to all services.
HART L. PRESTON , Pastor.
A NOVEL SOCIAL , TUESDAY.
The Dorcas society of the Congregational -
tional church will give a Palette social
in Vie church on next Tuesday evening.
Tl3e r ladies of the society are especially
desirous of havingalarge attendance of
the gentlemen at this entertainment ,
which will be replete with amusement
for all. The following refreshments will
be served : Creature cheer , country
cousin's comfort , and compound mixture -
ture ; and the whole combination for one
dime. All will be welcome.
The Ladies' Guild of the Episcopal
church are preparing to hold a grand art
exhibition at their chapel after Easter.
Rev. G. P. Fuson was called to Wau-
netaWednesday morniuk , to preach the
funeral sermon of the father of John
Selby of our city.
The musical announced by the Dorcas
society of the Congregational church has
been declared off , and the social on next
Tuesday evening will take its place.
Rev. A. W. Clark of Omaha was in the
city , Tuesday , in conference with the
pastor and members of the Baptist
church , with reference to a church build-
ing. The outlook seems quite favorable.
A Rousing Meeting.
The meeting of McCook lodge No. i ,
Star of Jupiter , Monday evening , was a
lively one in point of interest and at-
The high water mark of applications
for membership was reached at this session -
sion , 44 applications being read and
passed upon. A fact which aroused
much enthusiasm among the membership -
ship of the growing order.
There were also eleven initiations of
new members. This , with the other
business of the session , took up the en-
tiie time of the meeting , and the excellent -
lent program prepared for the occasion
had to be dispensed with.
The order is growing at such a rate as
tor greatly encourage and inspire the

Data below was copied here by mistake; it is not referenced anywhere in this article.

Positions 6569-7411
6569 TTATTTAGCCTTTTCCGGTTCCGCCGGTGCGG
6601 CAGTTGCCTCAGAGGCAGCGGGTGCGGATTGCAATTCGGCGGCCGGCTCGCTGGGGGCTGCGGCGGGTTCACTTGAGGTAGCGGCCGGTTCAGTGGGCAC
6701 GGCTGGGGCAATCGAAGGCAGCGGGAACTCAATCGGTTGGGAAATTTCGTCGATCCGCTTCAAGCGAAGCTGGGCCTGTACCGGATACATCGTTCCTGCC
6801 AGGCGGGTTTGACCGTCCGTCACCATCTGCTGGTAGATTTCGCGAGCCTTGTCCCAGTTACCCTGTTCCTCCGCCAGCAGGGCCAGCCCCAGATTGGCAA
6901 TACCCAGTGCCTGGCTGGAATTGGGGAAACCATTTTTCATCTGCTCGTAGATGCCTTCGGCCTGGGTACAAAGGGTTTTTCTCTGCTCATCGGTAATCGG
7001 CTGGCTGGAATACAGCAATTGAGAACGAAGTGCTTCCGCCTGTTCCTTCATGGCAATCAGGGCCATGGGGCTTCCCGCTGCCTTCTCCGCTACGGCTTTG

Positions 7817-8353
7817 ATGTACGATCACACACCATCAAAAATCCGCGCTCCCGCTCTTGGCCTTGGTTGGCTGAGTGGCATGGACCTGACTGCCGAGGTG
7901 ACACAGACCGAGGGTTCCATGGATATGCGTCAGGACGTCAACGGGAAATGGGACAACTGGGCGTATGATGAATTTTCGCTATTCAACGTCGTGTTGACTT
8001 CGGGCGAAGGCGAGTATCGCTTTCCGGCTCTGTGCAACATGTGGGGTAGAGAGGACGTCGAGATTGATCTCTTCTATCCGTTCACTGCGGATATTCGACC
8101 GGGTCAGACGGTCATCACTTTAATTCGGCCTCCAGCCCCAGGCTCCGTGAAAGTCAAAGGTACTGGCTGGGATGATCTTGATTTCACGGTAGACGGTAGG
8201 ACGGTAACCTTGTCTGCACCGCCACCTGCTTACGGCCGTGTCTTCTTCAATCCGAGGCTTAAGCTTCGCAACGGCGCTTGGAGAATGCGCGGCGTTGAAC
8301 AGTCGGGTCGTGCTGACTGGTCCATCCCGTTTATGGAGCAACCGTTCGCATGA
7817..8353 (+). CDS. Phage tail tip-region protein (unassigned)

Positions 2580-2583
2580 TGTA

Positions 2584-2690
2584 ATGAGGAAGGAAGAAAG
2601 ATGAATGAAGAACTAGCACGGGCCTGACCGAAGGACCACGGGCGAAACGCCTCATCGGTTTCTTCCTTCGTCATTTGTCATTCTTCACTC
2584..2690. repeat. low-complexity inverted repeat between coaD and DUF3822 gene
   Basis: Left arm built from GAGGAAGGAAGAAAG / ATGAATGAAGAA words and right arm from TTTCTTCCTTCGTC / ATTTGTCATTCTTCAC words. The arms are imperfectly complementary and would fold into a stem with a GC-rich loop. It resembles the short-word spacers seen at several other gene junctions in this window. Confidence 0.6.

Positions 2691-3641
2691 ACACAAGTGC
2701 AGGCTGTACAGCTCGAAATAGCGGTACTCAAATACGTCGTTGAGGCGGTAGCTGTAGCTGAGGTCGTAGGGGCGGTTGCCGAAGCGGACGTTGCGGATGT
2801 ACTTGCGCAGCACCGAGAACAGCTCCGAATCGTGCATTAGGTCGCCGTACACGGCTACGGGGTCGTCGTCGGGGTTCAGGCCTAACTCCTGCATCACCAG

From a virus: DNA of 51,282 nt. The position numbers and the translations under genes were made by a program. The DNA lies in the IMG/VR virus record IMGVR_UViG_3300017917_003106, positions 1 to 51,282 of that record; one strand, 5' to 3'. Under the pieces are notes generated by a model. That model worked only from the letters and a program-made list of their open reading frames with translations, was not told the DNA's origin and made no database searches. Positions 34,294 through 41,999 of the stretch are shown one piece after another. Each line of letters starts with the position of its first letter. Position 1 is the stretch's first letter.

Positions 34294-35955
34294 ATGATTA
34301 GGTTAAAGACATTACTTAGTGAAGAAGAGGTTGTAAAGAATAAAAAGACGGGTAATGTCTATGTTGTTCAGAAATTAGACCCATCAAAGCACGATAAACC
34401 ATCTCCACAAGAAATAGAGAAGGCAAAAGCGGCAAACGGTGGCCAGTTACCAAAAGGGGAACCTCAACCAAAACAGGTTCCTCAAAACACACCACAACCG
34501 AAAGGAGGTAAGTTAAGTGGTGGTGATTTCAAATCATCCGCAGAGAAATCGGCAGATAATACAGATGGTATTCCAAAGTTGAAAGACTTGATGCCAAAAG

supreme officers , and in fact all connected -
ed with the success of the order.
Ben Hur by Lantern.
On March 17th , Rev. J. M. Cromer ,
pastor of the First Evangelical Lutheran
church of Kansas City , Mo. , and western -
ern agent of a leading slide importing
concern in the east , will favor this corn-
munity with his lecture and lantern exhibition -
hibition of Ben Hur , General Lew Wal-
lace's famous novel.
Rev. Cromer brings his own double
lantern and light , and the entertainment
will be highly absorbing and instructive.
It will be given in and under auspices of
the Congregational church , and fuller
particulars of this interesting event will
be given in due time through the press.
Remember the date and place , however.
McConnell's Balsam cures coughs.
Price 25 cents.
Good writing paper ten cents a quire
at this office.
s ; I - y-
A FARMER INSTANTLY KILLED
Solomon Shott Meets Death in a
Runaway , Wednesday.
A German farmer by the name of
Solomon Shott , living about six miles
southeast of here in the Ash creek region
of Bondville precinct , was instantly
killed on Wednesday afternoon on his
farm in that precinct , accidentally , in a
He was seen about noon by a neighbor -
bor , William Knape , driving down a hill
on his farm , but at the time noticed
nothing unusual. After dinner in walking -
ing down the direction Shott had driven ,
Knape observed signs of a smash-up
down the hill , and hurrying to the scene
he found Shott under the wagon box
dead , with his neck broken. The
horses had run up a steep embankment ,
the wagon overturning. Shott's right
foot was fast in a hole in the bottom of
the box. The side of the box had
caught the uran across the neck , dislocating -
cating and crushing the same and causing -
ing instant deatli. The running gearing -
ing of the farm wagon stayed with the
box , niaking the weight very heavy on